Subjectivity in Edith Wharton's The House of Mirth
Edith Wharton's The House of Mirth presents an interesting study of the social construction of subjectivity. The Victorian society which Wharton's characters inhabit is defined by a rigid structure of morals and manners in which one's identity is determined by apparent conformity with or transgression of social norms. What is conspicuous about this brand of social identification is its decidedly linguistic nature. In this context, behaviors themselves are rendered as text, and the incessant social appraisal in which the characters of the novel participate is a process of deciphering this script of behavior. People's actions here are read, as it were, according to the unique social grammar of this society. The novel's treatment of this conception of social reading is brought to the fore through its devaluing of written texts in favor of legible behaviors.
The novel signals this pattern from its opening. In the first scene we are introduced to Selden, engaged in what we discover is a typical activity for the novel's personae, the silent, personal, interrogation of another person. "If she had appeared to be catching a train," we are told, "he might have inferred that he had come on her in an act of transition between one and another of the country houses which disputed her presenceŠ"(5‹emphases mine). Here, Selden, at his first glimpse of Lily, has taken to conjecturing all manner of explanations for her simple presence in the train station. He, like all members of his social niche, does not shy away from judgement until he is more fully appraised of her situation. Even, the slightest "air of irresolution" gives him license to divert his attention from whatever he may have been doing to ascertaining the motive of her appearance at what, it would seem, was not an odd location.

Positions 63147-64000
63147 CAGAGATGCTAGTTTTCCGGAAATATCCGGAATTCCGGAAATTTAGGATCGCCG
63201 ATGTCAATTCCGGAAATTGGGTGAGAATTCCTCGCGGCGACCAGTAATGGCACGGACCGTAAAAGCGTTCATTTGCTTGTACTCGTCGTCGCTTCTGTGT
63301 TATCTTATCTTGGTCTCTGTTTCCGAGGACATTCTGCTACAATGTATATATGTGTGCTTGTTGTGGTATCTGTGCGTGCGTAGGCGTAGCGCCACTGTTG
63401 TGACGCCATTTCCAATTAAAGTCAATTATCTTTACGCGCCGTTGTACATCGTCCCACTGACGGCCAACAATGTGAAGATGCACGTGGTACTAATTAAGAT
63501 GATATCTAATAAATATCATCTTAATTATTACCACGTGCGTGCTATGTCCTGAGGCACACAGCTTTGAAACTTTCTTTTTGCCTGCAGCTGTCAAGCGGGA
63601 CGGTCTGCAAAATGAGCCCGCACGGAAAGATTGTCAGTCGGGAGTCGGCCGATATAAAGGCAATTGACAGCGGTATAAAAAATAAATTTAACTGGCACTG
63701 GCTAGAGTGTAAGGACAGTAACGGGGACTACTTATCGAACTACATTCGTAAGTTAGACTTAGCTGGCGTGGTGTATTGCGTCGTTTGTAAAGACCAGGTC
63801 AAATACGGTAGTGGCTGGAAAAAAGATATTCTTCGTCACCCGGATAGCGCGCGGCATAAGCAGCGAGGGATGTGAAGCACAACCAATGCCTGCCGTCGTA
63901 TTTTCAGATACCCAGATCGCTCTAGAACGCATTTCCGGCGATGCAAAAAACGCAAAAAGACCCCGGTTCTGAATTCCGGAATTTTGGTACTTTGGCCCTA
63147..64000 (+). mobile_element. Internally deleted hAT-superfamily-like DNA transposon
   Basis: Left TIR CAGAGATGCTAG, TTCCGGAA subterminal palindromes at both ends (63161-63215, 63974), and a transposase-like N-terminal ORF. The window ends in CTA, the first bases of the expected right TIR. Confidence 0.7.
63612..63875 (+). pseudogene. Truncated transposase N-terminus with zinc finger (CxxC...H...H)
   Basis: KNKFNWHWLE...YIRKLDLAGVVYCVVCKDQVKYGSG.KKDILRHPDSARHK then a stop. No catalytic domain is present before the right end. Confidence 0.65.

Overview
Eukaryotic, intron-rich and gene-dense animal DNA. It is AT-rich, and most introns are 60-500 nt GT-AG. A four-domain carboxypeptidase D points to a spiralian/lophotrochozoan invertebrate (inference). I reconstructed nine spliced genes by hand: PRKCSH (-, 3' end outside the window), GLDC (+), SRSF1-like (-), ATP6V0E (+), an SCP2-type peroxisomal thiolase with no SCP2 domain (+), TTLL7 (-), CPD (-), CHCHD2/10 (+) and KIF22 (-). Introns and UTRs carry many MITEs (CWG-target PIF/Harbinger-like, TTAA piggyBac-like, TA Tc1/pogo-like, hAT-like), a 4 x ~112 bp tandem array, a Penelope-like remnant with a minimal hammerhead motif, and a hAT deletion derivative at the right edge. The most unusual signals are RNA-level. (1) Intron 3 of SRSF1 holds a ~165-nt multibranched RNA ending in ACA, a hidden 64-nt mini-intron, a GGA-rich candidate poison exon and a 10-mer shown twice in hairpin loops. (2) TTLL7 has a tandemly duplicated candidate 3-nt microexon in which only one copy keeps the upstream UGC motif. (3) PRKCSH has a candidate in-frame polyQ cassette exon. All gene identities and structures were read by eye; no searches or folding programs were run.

We are told on this first page that this is not aberrant behavior, the private entertainment of some annoyingly curious person. As Wharton informs us, "it was characteristic of her, [Lily], that she always roused speculation, that her simplest acts seems the result of far reaching intentions" (5). Indeed, "in judging Miss Bart he, [Selden], had always made use of the Œargument from design'"(7). Every one of Lily's acts has a meaning which can be discerned through an investigation like Selden's. Selden reads her behaviors, evaluating the syntax of activity while seeking its semantic content. Certain words (acts) uttered (performed) in certain contexts tells us what the speaker (actor) intends to communicate.
Given this interpretation of behavioral texts, it is not, then, surprising that on entering Selden's flat, Selden and Lily share a brief conversation regarding another form of text, his book collection. We can see clearly that books make their first appearance not as sources of knowledge, but as social pretext. In the course of conversation, we...